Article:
Processing Your Order...

Search for ""

Update your browser to enjoy all that Wine.com has to offer.

It's easy to update and using the latest version
of Internet Explorer means all your web browsing will be better.

Yes, Update Now
Flat front label of wine
Flat front label of wine

Chappellet Chardonnay 2003

Chardonnay from Napa Valley, California
    0% ABV
    • WE93
    • WW92
    • WE91
    • WS90
    • WE93
    • TP91
    • WS91
    • WE90
    • WS90
    • WS90
    • WS88
    • WS90
    All Vintages
    Currently Unavailable $29.99
    Try the
    29 99
    29 99
    Save $0.00 (0%)
    Ships Tue, Dec 18
    Limit 0 bottles per customer
    Sold in increments of 0
    Add to Cart
    0
    Limit Reached
    0.0 0 Ratings
    My Wine Share
    Vintage Alert
    Alert me when new vintages are available
    Rate for better recommendations
    (256 characters remaining)
    Cancel Save

    0.0 0 Ratings
    0% ABV

    Winemaker Notes

    Spicy nose of cinnamon, apple, pear and lemon drop mellowed by the floral notes of orange blossom. Background infused with the toasty character of French oak. FLAVORS: Ripe apricot and pear fruit accompanied by a rich buttery mouthfeel and creamy undertones. Balanced by crisp acidity and a long toasty finish redolent of baked apple.

    Critical Acclaim

    All Vintages
    Chappellet

    Chappellet Winery

    View all wine
    Chappellet Winery, Napa Valley, California
    Video of winery
    For more than four decades, the Chappellet family has been crafting world-class wines from fruit cultivated on the steep, rocky slopes of Napa Valley's renowned Pritchard Hill. As one of the first wineries to pioneer high-elevation hillside planting, and one of the few remaining great family-owned Napa Valley wineries, Chappellet Vineyard and Winery has influenced generations of vintners. Throughout its history, Chappellet has also established an enduring legacy as one of California's most acclaimed producers of Cabernet Sauvignon.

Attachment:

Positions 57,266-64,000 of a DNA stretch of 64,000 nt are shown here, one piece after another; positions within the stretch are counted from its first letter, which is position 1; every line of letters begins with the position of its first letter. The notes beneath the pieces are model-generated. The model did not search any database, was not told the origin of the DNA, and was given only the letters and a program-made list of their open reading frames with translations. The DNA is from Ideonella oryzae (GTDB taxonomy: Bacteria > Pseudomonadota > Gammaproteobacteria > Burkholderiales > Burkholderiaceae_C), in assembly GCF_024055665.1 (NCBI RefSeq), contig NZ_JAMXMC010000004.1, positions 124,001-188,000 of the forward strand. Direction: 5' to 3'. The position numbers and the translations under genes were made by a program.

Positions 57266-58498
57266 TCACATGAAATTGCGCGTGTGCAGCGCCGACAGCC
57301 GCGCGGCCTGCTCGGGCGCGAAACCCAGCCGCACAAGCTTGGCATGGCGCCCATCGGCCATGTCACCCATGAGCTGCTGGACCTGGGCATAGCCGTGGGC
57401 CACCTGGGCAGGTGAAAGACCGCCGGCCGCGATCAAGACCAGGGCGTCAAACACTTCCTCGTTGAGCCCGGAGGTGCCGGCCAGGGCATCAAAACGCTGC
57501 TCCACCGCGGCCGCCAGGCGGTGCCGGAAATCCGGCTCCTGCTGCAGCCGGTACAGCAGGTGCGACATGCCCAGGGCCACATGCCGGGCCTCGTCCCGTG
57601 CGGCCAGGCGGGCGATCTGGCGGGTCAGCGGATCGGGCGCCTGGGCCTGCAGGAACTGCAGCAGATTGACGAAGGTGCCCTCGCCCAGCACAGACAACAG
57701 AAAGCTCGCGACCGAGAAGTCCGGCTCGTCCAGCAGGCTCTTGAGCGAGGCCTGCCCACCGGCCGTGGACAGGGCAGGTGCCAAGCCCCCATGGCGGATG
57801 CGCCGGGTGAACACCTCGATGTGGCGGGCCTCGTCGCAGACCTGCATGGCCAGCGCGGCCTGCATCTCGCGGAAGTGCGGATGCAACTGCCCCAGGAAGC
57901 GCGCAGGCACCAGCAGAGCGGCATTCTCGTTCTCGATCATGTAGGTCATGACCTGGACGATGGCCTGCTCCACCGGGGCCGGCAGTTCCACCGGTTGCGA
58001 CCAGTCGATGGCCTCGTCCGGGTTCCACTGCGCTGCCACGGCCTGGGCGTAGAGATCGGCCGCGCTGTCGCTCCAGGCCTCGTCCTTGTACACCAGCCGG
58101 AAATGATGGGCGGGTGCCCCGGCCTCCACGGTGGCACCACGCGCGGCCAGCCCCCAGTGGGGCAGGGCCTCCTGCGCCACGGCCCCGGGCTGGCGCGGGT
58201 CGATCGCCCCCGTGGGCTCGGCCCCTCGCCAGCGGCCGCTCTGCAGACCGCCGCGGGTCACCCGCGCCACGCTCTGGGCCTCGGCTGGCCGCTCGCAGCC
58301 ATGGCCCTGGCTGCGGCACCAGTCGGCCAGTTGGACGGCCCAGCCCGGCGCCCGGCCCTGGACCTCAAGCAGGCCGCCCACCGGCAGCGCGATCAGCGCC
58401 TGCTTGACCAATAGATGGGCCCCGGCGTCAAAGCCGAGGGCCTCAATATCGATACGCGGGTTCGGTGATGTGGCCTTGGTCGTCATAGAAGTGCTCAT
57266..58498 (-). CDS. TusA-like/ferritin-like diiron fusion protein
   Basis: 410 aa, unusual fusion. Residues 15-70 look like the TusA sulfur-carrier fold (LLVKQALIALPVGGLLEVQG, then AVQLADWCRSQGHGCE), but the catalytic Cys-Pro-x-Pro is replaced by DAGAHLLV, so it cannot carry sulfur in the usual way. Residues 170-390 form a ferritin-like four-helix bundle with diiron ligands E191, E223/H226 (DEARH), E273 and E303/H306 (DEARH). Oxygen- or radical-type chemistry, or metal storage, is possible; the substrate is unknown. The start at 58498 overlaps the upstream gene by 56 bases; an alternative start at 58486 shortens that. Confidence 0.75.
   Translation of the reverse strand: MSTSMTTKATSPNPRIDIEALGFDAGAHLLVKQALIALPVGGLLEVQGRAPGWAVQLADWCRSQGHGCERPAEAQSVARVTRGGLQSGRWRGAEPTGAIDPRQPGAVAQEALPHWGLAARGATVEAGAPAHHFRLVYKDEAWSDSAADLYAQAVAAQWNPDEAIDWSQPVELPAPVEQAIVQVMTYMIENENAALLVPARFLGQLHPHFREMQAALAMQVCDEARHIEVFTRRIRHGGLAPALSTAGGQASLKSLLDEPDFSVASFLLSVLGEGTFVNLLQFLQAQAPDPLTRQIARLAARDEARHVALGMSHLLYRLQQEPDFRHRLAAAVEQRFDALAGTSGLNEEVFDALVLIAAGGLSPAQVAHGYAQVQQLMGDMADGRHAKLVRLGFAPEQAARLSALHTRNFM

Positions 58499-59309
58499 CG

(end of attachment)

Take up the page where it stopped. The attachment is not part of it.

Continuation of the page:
The Chappellets' romance with Pritchard Hill began when Donn and Molly Chappellet first glimpsed the mountain's spectacular vistas in the late 1960s. Inspired by the notion that Bacchus loves the hills, Donn and Molly followed the advice of legendary winemaker André Tchelistcheff and settled on the rocky eastern slopes of the Napa Valley. There, on the mountain’s serene and picturesque hillsides, the Chappellets established their home and winery, raising their children and cultivating the vineyards.

    Since being founded by Donn and Molly in 1967, Chappellet has earned acclaim championing the robust power and complexity of wines crafted from mountain grapes. At the same time, Chappellet has helped to establish Pritchard Hill as one of California’s most revered winegrowing sites. To honor the mountain's rich, expressive character, the winemaking team focuses on creating extraordinary, age-worthy Cabernet Sauvignons that embody the intensity and finesse of fruit from Pritchard Hill.

    Napa Valley

    View all wine

    One of the world's most highly regarded regions for wine production as well as tourism, the Napa Valley was responsible for bringing worldwide recognition to California winemaking. In the 1960s, a few key wine families settled the area and hedged their bets on the valley's world-class winemaking potential—and they were right.